With Texas real estate demand rising, tree removal is bound to be on the to-do list of many Texas residents.
What many of these new residents don’t know is that tree preservation in Texas is an ongoing effort. Protected trees are everywhere, so it is imperative to know the steps involved in the removal process.
You’re in the right place to find them! Keep reading to learn about the species and processes involved with protected trees in Texas.
Protected Tree Sizing
Protected Trees are classified by the Texas state law as “a tree having a diameter of eight inches or more”, but sometimes a tree is not easily measurable.
When measuring a tree’s diameter, you’ll want to take a measurement of the circumference of the trunk from about 4.5 feet above the ground. Then, divide your circumference by pi (3.154) to get your diameter.
If the tree in question splits into multiple trunks below 4.5 feet, then you’ll want to take the diameter from the largest trunk. Add that number to half the diameter of each of the other trunks to find your total diameter.
The only trees that are not considered protected trees, regardless of size, are below:
- Ailanthus altissima (Tree of Heaven).
- Alibizzia julibrissen (Mimosa).
- Maclura pomifera (female only) Bois d’Arc.
- Melia azeoarach (Chinaberry).
- Salix nigra (Black Willow).
- Celtis occidentalis laevigata (Hackberry)
Protected trees are not the only trees that are safe from removal, though. We’ll talk about Heritage trees and their rules next.
Heritage trees (also commonly known as Monarch trees) are considered irreplaceable based on their age, rarity, size, botanical and historical value. These are similar to protected trees, but they are generally subject to much stricter ruling.
Heritage trees must measure over 24 inches in diameter. You can use the same formula listed above to measure the diameter if you have multiple branches.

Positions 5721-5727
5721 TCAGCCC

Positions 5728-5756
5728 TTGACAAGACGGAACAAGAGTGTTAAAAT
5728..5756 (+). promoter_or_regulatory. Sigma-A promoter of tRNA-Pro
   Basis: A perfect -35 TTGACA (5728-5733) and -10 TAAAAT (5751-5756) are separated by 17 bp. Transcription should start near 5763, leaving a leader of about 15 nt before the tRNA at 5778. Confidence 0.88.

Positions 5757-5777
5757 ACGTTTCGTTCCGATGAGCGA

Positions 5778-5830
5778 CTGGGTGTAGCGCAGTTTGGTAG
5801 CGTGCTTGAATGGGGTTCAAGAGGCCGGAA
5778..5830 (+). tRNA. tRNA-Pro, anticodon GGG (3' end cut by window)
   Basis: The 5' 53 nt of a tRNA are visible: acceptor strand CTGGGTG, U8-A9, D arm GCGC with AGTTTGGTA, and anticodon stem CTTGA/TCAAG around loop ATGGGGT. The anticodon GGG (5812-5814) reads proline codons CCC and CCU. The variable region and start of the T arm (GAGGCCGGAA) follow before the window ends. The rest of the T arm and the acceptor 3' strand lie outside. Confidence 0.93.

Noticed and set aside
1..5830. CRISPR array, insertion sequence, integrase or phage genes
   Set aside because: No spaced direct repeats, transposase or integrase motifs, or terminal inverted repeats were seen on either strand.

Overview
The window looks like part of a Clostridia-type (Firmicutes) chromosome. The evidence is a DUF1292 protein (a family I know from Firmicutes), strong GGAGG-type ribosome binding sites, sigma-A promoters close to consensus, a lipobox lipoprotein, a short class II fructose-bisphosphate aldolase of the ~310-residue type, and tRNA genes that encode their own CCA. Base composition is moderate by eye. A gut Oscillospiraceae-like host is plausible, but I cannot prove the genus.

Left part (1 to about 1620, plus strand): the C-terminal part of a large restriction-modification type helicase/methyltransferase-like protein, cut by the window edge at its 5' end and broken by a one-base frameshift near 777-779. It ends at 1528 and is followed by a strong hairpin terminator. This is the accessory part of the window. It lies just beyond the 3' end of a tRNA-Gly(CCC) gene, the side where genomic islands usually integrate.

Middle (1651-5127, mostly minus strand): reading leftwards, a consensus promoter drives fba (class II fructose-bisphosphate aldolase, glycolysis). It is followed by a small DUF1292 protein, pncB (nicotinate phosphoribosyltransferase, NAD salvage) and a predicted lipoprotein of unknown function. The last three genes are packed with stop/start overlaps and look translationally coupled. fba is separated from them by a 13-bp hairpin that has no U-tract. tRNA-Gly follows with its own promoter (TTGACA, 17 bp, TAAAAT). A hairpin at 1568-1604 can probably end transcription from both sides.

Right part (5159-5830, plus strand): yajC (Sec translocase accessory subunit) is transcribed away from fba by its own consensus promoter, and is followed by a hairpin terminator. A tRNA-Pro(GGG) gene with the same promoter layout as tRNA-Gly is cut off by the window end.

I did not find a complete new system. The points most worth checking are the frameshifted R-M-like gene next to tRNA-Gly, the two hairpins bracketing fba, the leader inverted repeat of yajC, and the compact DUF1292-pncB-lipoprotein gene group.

Only the specific types of trees listed below are heritage trees:
- Texas Ash
- Bald Cypress
- American Elm
- Texas Madrone
- Bigtooth Maple
- All Oaks
- Arizona Walnut
- Eastern Black Walnut
If your tree in question does not match any of the species above, you may be able to obtain a tree removal permit. Let’s talk about those next.
All tree removals and tree replacements require a tree removal permit application. To get an application, you’ll want to reach out to a tree removal expert. If you need help finding one, check out our blog post on everything to consider when choosing a tree removal company.
The tree removal company will survey the lot and make sure the tree fits one of the following criteria:
- Prevents reasonable access to the property;
- Prevents reasonable use of the property;
- Is an imminent hazard to life or property (and it can’t be mitigated without total removal);
- Is dead;
- Is diseased and can’t be cured;
- Is diseased and contagious to other trees and could endanger their health;
- If on public property/street/easement, prohibits a necessary street/alley/utility line/drainage facility.
Once the city approves the permit, the tree removal expert can proceed with the removal.
Trees are Natural History
It is incredibly important to understand your city’s laws before making any removal decisions. Protected trees are a way to preserve history, much like a statue, so they should be treated with the same respect.
Looking for a tree removal service in Katy, Texas? Check out our website to get a free quote!